C++ Assignment Operator and Statement

This post was written and published to describe one of the most important operators in C++, the assignment operator (=). Another subject covered in this post is assignment statement. So, without further ado, let's get started with the assignment operator.

C++ Assignment Operator

Basically, the assignment operator is used to assign the value of one variable to another. Or assign a value to a variable. Here is the general form to assign a variable's value or value to a variable:

a = b;
x = 10;

In the above statements, the value of b is assigned to a, and the value 10 is assigned to x. Here is an example.

#include<iostream>
using namespace std;
int main()
{
   int a, b=10, x;

   a = b;
   x = 10;

   cout<<"a = "<<a<<endl;
   cout<<"b = "<<b<<endl;
   cout<<"x = "<<x<<endl;

    return 0;
}

Here is the sample output of the above C++ program:

a = 10
b = 10
x = 10

Note: In C++, the "=" character is known as the assignment operator.

C++ Assignment Statement

As you know, an expression is composed of one or more operations. An expression terminated by a semicolon becomes a statement. Statements from the smallest executable unit within a C++ program Statements are terminated with a semicolon.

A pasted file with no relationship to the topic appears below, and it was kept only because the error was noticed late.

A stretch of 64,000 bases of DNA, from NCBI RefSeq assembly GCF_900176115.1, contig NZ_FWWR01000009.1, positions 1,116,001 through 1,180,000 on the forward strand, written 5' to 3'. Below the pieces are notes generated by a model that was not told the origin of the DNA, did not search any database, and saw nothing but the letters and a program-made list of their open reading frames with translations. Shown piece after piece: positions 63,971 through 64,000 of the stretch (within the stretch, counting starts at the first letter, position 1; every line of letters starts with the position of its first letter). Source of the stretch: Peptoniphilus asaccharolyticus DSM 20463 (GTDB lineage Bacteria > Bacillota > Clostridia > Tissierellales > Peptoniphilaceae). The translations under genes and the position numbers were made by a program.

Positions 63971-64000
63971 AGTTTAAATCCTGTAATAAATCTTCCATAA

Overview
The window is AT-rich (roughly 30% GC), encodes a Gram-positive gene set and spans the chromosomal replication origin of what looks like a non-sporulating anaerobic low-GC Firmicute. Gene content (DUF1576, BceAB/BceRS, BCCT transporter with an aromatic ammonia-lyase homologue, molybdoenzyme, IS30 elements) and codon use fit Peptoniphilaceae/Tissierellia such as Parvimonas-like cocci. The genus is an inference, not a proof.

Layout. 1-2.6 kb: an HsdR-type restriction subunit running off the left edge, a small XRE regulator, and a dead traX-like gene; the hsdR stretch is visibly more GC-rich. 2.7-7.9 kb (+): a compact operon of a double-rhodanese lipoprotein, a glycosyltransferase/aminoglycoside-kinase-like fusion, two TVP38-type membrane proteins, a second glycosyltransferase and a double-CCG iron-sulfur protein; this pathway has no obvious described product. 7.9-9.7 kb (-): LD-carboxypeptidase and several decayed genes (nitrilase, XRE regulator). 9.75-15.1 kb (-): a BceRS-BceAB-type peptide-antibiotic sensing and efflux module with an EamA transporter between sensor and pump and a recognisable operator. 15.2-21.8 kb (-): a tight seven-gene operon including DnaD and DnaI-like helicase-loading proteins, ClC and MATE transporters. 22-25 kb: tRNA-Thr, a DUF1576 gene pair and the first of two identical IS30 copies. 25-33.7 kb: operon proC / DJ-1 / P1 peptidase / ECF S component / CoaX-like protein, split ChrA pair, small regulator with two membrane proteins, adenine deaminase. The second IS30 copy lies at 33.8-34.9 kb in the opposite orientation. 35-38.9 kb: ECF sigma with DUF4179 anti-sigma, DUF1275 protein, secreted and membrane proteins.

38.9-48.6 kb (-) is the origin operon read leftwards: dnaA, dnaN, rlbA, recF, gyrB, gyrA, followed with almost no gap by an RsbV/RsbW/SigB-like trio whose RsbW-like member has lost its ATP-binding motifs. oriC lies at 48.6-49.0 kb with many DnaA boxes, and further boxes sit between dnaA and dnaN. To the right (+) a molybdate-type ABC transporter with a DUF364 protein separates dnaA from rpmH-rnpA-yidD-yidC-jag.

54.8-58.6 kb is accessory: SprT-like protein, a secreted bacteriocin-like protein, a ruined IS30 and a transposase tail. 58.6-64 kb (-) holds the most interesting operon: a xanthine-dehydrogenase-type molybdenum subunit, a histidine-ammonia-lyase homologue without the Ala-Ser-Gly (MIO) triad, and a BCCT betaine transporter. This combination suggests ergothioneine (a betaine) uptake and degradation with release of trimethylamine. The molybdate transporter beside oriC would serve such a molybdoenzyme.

An assignment statement assigns a value to a variable. The value assigned may be constant, variable, or an expression. The general form of an assignment statement is as follows:

a = cve;

where a is a variable to whom the value is being assigned, and cve can either be a constant, a variable, or an expression. Following are some examples of assignment statements:

x = 16;
y = 3.6;
z = x + y;
z = z × x;
a = b + c - d;

I already mentioned that the symbol "=" is known as the assignment operator. The assignment operator can be used serially, which is a common feature of C++.

The assignment operator = returns the value of the assignment as well as actually assigning the value to the left-hand operand. Because of that, assignments can be chained together. This can be useful when assigning the same value to a number of items. For example,

x = y = z = 13

This statement assigns the value 13 to x, y, and z. All the variables in this multiple assignment statement must be declared before. Such a statement works from right to left. First, 13 is assigned to z, then the value of z, which is now 13, is assigned to y, and y's value of 13 is assigned to x.

More Examples

Here are some C++ programs that you might enjoy:

C++ Quiz


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